These 2 car accessories originated during World War II

Since people often spend a lot of time in their cars, customizing them with accessories has always been popular. From the charming dashboard ornaments of yesterday to the high-tech electronic dashcams of today, the accessories you choose often reflect your personality and interests. If you’re a fan of history or retro decor, there are two vintage dashboard ornaments you’ll definitely want to learn more about.

Do you know which two iconic dashboard ornaments originated during World War II? If you guessed the fuzzy dice and hula dancers, you’re right! One started out as a lucky charm, while the other was a popular souvenir even before the war.

Fuzzy dice

A pair of fuzzy dice in a classic car | Robert Alexandre/Getty Images

According to Erie Insurance, placing dice on the dashboard was created by fighter pilots during World War II. As hundreds of Allied airmen were lost each day, the dice constantly reminded that each mission was a “throw of the dice”. Superstitious pilots also saw dice as a lucky charm that could bring them home safely.

Fighter pilots who managed to survive the war brought home their lucky charms. Since they no longer had the dashboard of a fighter plane to store their dice, a car had to do the trick. Also, since a car’s dashboard was large and slippery, the dice got bigger, fuzzier, and started hanging from the rear view mirror over time.

Soon the fuzzy dice began to symbolize a different kind of battle. Instead of dogfights with fighter jets, it was street racing with hotrods. Supposedly, a pair of dice hanging from the mirror signaled that you were ready to run when the light turned green. Dice became a symbol of 1950s hot rod culture and are still popular automotive accessories today. You are most likely to see them hanging from the side mirrors of classic cars from that era.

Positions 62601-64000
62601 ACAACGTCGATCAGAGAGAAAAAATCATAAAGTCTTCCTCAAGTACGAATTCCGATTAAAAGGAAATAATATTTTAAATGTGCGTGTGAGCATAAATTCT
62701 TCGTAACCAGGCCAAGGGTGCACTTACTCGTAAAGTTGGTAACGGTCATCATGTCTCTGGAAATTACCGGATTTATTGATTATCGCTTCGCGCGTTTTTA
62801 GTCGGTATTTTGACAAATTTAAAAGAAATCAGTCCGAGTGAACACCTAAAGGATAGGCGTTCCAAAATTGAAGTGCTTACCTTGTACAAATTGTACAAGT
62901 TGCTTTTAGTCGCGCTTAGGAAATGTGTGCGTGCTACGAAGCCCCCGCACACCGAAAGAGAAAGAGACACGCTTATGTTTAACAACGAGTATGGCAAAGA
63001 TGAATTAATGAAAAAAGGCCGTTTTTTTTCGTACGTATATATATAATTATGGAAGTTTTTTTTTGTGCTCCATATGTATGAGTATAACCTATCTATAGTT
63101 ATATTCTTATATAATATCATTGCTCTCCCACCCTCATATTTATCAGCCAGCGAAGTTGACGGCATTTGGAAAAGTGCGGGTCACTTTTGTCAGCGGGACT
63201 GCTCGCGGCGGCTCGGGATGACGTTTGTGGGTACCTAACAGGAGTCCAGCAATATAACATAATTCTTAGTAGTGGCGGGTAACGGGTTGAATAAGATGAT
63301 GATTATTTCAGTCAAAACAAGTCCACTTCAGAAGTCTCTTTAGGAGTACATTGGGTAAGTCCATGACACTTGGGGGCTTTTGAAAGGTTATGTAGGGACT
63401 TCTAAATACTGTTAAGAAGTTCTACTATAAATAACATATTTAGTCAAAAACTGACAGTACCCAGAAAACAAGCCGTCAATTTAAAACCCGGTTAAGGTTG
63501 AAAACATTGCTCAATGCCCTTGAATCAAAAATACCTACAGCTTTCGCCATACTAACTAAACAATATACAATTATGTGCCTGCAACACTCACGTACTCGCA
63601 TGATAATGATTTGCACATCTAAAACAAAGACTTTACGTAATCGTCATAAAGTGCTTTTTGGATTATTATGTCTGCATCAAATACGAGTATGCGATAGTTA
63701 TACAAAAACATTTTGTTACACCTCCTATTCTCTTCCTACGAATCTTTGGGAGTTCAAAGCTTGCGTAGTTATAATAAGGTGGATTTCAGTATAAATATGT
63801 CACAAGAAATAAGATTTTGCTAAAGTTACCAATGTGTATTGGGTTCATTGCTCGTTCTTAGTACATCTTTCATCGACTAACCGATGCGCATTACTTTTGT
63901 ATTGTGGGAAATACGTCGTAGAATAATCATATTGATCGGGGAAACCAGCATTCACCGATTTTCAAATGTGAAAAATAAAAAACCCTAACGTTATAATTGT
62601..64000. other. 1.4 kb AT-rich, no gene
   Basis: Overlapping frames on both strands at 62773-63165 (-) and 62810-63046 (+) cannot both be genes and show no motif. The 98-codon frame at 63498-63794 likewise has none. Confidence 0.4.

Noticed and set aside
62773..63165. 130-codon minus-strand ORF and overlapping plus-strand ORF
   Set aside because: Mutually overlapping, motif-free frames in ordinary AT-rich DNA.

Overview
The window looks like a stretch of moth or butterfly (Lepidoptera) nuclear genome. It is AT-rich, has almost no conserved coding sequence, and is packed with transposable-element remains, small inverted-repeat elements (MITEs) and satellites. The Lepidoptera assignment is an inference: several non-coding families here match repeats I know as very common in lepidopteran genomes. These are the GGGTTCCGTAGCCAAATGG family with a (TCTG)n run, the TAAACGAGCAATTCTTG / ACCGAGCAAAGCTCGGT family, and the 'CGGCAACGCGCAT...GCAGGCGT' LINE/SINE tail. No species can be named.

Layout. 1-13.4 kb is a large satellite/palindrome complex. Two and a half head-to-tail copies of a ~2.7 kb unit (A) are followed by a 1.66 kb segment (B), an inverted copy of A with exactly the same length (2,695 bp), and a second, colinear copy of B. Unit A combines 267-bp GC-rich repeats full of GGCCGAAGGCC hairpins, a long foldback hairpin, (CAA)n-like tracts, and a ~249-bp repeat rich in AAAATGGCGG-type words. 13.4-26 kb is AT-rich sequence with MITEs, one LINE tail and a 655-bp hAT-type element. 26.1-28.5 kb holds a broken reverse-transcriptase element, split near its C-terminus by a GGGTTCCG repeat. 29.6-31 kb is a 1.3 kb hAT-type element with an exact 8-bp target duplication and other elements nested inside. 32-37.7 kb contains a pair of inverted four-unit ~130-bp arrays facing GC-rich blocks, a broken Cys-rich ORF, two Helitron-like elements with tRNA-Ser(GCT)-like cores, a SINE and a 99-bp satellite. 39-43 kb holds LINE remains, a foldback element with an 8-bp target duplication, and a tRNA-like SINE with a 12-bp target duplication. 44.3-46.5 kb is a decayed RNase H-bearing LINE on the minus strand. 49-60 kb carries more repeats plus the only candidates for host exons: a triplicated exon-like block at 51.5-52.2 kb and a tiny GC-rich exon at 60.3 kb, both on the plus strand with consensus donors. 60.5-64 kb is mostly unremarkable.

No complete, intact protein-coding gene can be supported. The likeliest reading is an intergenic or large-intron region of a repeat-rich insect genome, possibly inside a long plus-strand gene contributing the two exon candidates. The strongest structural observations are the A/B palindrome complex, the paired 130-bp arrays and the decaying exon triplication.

hula dancers

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Hawaiian hula dolls have a slightly less morbid origin story. They were already popular souvenirs from the islands even before World War II. Intrepid visitors often brought them back as souvenirs of their journey to the exotic and still somewhat mysterious islands.

After the attack on Pearl Harbor, thousands of soldiers began using the islands as a staging point for the war in the Pacific. Nostalgic troops sent the tiny, hand-painted bisque porcelain dolls to loved ones before heading off to battle. Many also collected their own hula dolls as war souvenirs to (hopefully) take home after the war.

As porcelain dolls were not very suitable for dashboards, they were replaced by plastic hula dancers in the 1950s. This modern version had spring-loaded legs that let them wiggle and swing when the car was driving on the road. They were especially popular among beachgoers in California, but these tiny dancers quickly spread across the country. Almost everyone wanted their own hula dancer.

Choose your favorite dashboard adornment

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From vintage ornaments like these to bobbleheads of your favorite football players, you’re spoiled for choice when decorating your dashboard. Some people opt for a simple air freshener, while others prefer high-tech gadgets like LED lighting, a spare infotainment system, or a GoPro camera.

Yet others go all out with a themed car interior. If you want your car to look and feel like a tropical island, a hula dancer on the dash swinging in the road will do just fine. Of course, if your vehicle spends a reasonable amount of time in the casino parking lots, you might prefer a pair of those “lucky” fuzzy dice. However you choose to decorate your car, it should reflect your personality, tastes and interests. So go ahead!

RELATED: 6 Cute Car Accessory Gifts For Your Friend Who Loves To Customize Their Car

About Dwight E. McCray

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